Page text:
In my city, an active day outdoors involves kayaking, canoeing, running the seawall, pitch-n-put in Stanley Park.
My favorite jogging/walking route is the seawall.
For live music, check out The Commodore Ballroom.
The club with the trampoline floor has been recently renovated to embrace a more posh interior, but any performer worth seeing plays the Commodore when they’re in town.
Fritz Fries is the spot for late-night eats. Expect a line-up that winds around the block at 2 a.m. for a cone of french fries and your choice of dip.
To find out what’s going on at night and on the weekends, read The Georgia Straight.
You can tell a lot about my city from our rainboots.
Being situated in a rain forest brings lots and lots of rain, which in turn makes for a great selection of boots and trenchcoats.
You can tell if someone is from my city if they’re fiending for Starbucks.
If you run across a visiting Vancouverite in your city, you can be sure they’ll ask where the nearest one is.
In the spring you should check out Van Dusen Garden to see spring in all its green glory.
In the summer you should rent a kayak and experience the cityscape from nature’s point of view.
In the fall you should go shopping. South Granville offers unique boutique shopping, Gastown harbors the best vintage finds, Yaletown and Robson Street are the spots for trendsetters, and our biggest shopping mall, Pacific Centre, has enough shops to keep you busy for days.
In the winter you should go to a Vancouver Canucks game and witness team spirit at its most fanatical.
Don’t miss the TD Canada Trust International Jazz Festival in the summer.
While you can purchase a ticket to see the more famous artists, stages are set up throughout the city for your free viewing pleasure.
Just outside my city, you can visit Whistler for world-class skiing and snowboarding, Capilano Suspension Bridge (not for the faint of heart!), or head to the North Shore for hiking, sunbathing and taking in a natural setting.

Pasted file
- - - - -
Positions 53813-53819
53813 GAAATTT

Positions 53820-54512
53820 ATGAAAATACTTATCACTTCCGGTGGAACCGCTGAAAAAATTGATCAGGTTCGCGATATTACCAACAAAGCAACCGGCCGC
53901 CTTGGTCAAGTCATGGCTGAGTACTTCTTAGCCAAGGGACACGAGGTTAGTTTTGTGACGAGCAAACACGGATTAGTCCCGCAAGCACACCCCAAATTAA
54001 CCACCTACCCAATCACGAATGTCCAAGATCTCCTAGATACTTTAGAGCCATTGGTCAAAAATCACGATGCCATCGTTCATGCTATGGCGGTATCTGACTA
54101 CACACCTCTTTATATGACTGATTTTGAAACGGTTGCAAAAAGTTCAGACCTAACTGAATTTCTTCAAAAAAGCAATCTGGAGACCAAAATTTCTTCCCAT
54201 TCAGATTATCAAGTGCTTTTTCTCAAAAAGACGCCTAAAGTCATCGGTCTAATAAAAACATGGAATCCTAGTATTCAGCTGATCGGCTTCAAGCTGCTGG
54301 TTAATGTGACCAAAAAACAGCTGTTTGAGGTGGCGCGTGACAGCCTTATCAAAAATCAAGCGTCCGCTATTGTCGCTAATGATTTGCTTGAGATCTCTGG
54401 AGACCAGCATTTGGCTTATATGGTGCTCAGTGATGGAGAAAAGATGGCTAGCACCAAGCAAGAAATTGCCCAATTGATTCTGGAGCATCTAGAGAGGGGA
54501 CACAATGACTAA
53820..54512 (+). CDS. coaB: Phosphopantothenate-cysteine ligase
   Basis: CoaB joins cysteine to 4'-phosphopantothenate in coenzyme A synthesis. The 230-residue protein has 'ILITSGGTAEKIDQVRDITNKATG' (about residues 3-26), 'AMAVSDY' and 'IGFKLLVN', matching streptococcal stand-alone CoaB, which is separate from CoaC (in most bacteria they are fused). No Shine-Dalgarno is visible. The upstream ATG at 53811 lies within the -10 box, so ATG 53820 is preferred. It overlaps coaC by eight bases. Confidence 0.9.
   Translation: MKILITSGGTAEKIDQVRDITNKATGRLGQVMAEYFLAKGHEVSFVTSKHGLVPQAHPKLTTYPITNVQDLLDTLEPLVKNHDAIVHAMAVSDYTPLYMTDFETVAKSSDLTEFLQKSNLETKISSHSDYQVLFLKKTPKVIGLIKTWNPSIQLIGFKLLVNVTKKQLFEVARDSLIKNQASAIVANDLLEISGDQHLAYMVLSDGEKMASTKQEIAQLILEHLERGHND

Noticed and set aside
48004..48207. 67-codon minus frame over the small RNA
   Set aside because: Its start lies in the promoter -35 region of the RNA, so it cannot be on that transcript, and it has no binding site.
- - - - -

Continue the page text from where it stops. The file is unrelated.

- Nat Geo Expeditions
The best way to see my city is via your own steam. The downtown is small in size and very walkable; even the bridges out of the city centre are equipped with sidewalks that are often filled with cyclists and pedestrians.
If my city were a pet it would be a Labrador: loyal, patient, active and always hungry.
If I didn’t live in a city, I’d live in sprawling countryside.
The best book about my city is City of Glass by our own Douglas Coupland.
It answers all those niggling questions about Vancouver, like why the number eight is everywhere, why all the buildings are made of glass, and why the beer bottles are shaped funny.
When I think about my city, the song that comes to mind is Easy Like Sunday Morning, by The Commodores.
420 could only happen in my city. An officially unofficial event, hordes of people surround the Vancouver Art Gallery annually on April 20th to, er, demonstrate their love of B.C.’s most profitable industry, marijuana.
Horrified tourists need not apply.
My city should be featured on your cover or website because it’s soon going to be splashed all over the place once the 2010 Winter Games hits. While it consistently rates as one of the best cities to live in, Vancouver, being a very new city, doesn’t get the world-class status it deserves. A modern day city-by-the-sea, Vancouver’s natural beauty injects a laid-back vibe into a pulsing urban landscape.
Photos: Amanda Ryan